Many shareholders at McCormick & Co.’s virtual annual meeting Wednesday had the same question on their minds.
They wondered why some McCormick products remain out of stock on local grocery shelves long after the start of the pandemic, said McCormick CEO Lawrence E. Kurzius, who fielded questions.
“In our consumer business in the U.S., the surge in demand has been extraordinary and far beyond our capability … to keep up with,” said Kurzius, also chairman and president of the Hunt Valley-based spice and flavorings maker.
While toilet paper and other items were wiped out at stores during the early days of the pandemic, spices and flavoring products have remained in sustained higher demand as people ate out less and cooked at home more. McCormick responded by ramping up production capacity in the U.S. and temporarily suspending some products that have since been nearly all restored, Kurzius explained.
“We are getting caught up,” Kurzius said, noting that the company has been able to fill roughly half of the holes left on shelves. “We think that over the coming weeks and months, you’ll see retailers’ positions return to normal.”
During Wednesday’s meeting, held in a virtual format for the second consecutive year because of COVID-19 concerns, Kurzius sought to assure shareholders that the spice maker is emerging from the pandemic stronger than ever. The company is prepared to handle what Kurzius said will be a longer-term, eat-at-home trend while being well positioned for future growth, both in consumer products and as a supplier to restaurants and food service companies.
Despite the disruptions of 2020, McCormick saw a 5% increase in sales — to $5.6 billion — and a 6% increase in earnings per share for the year. The company’s stock has jumped 27% year over year. A company that has paid dividends to shareholders each year since 1925 delivered an increase in that payout last year, for the 35th consecutive year.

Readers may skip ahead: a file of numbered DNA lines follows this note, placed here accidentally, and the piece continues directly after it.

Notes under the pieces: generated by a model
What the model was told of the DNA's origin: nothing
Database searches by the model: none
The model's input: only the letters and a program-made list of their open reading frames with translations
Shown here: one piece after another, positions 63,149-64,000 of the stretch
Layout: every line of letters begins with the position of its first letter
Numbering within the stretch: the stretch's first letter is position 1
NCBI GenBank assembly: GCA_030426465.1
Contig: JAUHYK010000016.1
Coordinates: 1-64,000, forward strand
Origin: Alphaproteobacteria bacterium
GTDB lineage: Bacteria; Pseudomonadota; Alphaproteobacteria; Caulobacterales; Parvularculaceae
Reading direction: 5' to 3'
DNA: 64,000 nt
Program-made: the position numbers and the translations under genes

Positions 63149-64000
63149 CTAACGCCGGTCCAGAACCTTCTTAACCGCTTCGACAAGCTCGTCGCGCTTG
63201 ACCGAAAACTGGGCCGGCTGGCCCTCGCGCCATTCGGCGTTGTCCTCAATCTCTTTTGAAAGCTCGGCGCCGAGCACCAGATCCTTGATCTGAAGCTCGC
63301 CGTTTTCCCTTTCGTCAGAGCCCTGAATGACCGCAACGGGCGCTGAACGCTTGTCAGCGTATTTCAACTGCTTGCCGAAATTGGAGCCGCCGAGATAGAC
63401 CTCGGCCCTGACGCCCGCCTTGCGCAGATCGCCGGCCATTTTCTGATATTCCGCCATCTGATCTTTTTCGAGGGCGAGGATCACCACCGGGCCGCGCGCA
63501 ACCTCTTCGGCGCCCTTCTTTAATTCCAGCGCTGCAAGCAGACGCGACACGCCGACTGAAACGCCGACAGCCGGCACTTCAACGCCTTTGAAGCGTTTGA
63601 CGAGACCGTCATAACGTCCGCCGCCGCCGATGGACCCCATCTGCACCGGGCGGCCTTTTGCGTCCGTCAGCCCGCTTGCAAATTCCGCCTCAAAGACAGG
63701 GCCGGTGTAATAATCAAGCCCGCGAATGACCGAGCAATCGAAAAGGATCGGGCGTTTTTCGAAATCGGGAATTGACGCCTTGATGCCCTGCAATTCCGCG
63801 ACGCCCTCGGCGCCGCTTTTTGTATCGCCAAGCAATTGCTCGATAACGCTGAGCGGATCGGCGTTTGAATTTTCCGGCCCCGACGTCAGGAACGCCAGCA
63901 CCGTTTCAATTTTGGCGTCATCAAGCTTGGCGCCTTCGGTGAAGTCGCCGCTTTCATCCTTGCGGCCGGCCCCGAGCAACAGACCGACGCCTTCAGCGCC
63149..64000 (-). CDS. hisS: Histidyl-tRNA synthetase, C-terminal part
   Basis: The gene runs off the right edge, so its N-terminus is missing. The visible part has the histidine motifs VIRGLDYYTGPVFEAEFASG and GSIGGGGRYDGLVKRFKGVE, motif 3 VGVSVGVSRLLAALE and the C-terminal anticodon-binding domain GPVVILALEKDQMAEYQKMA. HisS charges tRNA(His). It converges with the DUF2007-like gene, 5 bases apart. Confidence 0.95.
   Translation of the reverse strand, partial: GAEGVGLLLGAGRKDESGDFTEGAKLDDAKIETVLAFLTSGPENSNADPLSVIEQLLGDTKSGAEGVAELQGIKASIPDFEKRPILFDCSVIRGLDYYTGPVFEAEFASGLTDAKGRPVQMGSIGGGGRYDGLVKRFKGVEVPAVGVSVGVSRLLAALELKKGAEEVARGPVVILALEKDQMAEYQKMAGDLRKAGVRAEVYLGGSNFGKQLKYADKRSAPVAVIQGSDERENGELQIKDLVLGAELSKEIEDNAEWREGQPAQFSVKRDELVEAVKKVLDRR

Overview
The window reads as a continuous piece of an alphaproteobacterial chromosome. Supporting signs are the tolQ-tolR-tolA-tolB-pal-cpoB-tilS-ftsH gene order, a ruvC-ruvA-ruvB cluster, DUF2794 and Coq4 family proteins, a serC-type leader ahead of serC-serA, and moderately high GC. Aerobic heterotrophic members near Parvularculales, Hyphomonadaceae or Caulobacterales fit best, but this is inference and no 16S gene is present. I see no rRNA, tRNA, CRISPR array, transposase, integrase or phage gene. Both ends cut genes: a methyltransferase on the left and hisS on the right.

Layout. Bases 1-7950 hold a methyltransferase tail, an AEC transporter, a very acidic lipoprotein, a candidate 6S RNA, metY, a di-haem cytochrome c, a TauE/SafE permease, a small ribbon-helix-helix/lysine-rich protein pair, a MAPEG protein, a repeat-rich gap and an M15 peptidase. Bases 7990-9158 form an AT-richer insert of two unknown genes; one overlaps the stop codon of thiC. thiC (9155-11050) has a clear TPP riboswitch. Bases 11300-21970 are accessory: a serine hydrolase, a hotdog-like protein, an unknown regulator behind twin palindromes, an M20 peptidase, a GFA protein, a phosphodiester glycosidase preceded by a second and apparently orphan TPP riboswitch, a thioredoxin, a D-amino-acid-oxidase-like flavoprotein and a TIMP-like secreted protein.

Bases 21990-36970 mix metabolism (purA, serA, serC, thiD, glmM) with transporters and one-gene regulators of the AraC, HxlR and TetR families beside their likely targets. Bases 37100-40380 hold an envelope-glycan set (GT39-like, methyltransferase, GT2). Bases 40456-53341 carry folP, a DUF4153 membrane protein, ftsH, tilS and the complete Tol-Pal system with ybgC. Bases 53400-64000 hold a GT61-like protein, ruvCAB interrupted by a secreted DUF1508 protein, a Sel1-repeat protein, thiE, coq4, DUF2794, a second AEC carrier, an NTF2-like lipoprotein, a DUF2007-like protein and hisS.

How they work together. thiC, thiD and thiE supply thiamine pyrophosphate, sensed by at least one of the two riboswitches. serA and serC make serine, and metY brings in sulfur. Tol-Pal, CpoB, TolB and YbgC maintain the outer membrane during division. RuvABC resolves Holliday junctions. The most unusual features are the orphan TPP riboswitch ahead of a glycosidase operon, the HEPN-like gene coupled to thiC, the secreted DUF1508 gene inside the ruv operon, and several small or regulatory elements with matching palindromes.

While McCormick struggled to keep up with consumer demand at retailers in the U.S., it met that demand in other parts of the world and even gained market share outside North America as competitors couldn’t keep up, Kurzius said.
Last year’s overall company sales gains were driven by sales to consumers, a side of the business with 10% sales growth, but McCormick’s “flavor solutions” business to restaurants and food service companies struggled as many eateries faced COVID-19 capacity restrictions. Sales on that side of the business fell 2% for the year.
He said the popularity of known brands is not just a COVID-19 phenomenon, but a trend that was already in play.
“Consumers, especially younger consumers, are returning to brands for which they have nostalgia, which tend to be large, trusted brands,” Kurzius said. “This is a trend that is going to continue, and it will be a benefit for us as a company.”
The CEO also said acquisitions will continue to be a key part of McCormick’s growth strategy. As a global brand, the company looks for opportunities around the world, he said.